Our interests at CACIM and in the EIOS Collective, in proposing the process and Conference put forward in this Note, are not restricted to the World Social Forum as such but more generally with the culture/s of politics underlying all social, cultural, and political movements, institutions, and processes; with the understanding, defence, and promotion of free association and expression and of inclusive practices; and with the development of new cultural-political ways of engaging with policy and politics – including the concepts of ‘open organisation’ and democracy as open space. We are thus as interested – in this proposed project and in general - in opening space(s) as in open space itself, and in cultural spaces and activities as much as in politics.

The theoretical premise for the EIOS3 process is based on an analysis that we are today experiencing a crisis of democracy where the legitimacy of historically-dominant political and economic institutions has increasingly come under challenge - but where simultaneously, the ‘open spaces’ that cultural, social, and political actors have fought for over the past century and more, in all institutions of society, are today also under siege.

Even as this is happening however, new modes and practices of democracy in movement, community, the arts, media, and society at large are being evolved. Activists, media practitioners, artists, academics and scholars, and others across the world are today working, through daily practice and also the articulation of theory and concept, on issues related to cultures of social and political organisation in society, and within movements, institutions, and civil and political processes in particular. Broadly speaking they are working towards constructing more inclusive, horizontal, and culturally sensitive cultures, practices, and institutions as a means to creating more effective and more truly democratic politics and societies. The cultural logic and form of networks, as well as concepts such as open space, represent some of these efforts to rethink and rework cultural-political concepts.

The EIOS process is an integral part of this wider process, and seeks to contribute to it. The first two EIOS meetings in Brazil in 2005 were followed by discussions over the EIOS Collective e-group and by similar smaller meetings such as at the India Social Forum (New Delhi, November 2006). Members of the EIOS Collective in different parts of the world have engaged with several directly related initiatives over the past three years, in relation to the World Social Forum and other expressions of the global solidarity and justice movement (GJSM) and also in other arenas. The Nairobi meetings were a logical next step, and we now have a call for a wider international process and strong interest in a specifically organised international Conference.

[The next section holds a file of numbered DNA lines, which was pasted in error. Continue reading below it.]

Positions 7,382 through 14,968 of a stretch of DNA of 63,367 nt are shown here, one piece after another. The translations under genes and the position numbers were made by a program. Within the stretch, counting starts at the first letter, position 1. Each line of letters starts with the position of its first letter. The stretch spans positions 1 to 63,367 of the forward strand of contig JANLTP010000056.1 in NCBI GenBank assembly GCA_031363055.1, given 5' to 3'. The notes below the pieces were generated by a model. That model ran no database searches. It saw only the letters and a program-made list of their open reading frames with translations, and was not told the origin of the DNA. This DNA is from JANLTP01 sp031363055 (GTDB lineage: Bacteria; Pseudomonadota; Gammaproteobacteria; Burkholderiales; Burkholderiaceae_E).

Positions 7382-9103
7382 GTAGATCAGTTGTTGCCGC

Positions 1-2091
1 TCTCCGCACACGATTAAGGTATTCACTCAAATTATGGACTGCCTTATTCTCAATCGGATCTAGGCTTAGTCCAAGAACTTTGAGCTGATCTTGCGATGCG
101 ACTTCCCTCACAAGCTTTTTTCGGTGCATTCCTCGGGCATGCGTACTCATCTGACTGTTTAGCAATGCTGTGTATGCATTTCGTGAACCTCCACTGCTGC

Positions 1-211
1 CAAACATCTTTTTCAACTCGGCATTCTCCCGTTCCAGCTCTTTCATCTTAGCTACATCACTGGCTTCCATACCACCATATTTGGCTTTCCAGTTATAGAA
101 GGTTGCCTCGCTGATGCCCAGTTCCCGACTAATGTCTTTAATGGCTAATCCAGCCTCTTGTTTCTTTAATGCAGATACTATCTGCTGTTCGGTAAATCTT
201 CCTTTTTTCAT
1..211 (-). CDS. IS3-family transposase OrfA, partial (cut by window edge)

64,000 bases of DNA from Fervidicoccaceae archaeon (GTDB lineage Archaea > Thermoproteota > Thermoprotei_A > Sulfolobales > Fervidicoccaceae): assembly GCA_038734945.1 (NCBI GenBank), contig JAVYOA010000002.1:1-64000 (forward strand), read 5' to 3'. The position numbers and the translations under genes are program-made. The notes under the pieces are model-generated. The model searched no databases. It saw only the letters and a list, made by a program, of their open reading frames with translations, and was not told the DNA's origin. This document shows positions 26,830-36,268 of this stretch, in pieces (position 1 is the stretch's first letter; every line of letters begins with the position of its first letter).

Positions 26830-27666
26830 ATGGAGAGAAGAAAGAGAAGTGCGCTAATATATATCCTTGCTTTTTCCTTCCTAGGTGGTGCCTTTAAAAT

Support for the 2005 meetings came from Oxfam-Novib? International for the first and from both Oxfam-Novib? and UNESCO for the second. Related initial support for the establishment of a new webspace that now serves as a platform for the work of this initiative, OpenSpaceForum?, came from HIVOS India. Support for the January 2007 meetings and related activities has come from Inter Pares (Ottawa) and from Oxfam-Novib? once again.

Objectives

The Overarching Goals of the proposed process – the Conference and related preparatory and follow-up activities in India :

  • To bring together people from different fields and different parts of India and the world to share experiences and to critically deepen our individual and collective understanding of the relevance, potentials, limitations, paradoxes, and contradictions of the concept of ‘open space’ in terms of the defence of civil liberties and of free expression and association and of developing new forms of progressive politics and social movement in different contexts and globally;
  • To develop tools for translating the conceptual and theoretical work evolved in previous encounters and activities for application and active exploration within more visible and influential spaces such as social movements, political processes, and educational institutions; and -
  • To deepen links and ongoing exchange between people and organisations active in this field.

The specific objectives of the proposed project include :

  • Searching out, meeting, and exchanging ideas and perspectives with activists, media professionals, artists, researchers, and others in India who are working in their different ways with the concept of open space or related ideas, with respect to the concepts the EIOS process is exploring, to assess how relevant these concepts are to their work, to find out what they feel they would like to contribute, and towards involving them in the project and process;
  • Critically examining how open space plays out in different social and political movements, including but not restricted to the World Social Forum, and in society more generally;
  • Attempting to articulate a loosely defined network or association for continuing collaboration in this field, and articulating a common and/or shared work programme for creating open spaces for critical action and reflection
  • Compiling and publishing a comprehensive ‘Open Space Reader’ and preparing a film on the Conference.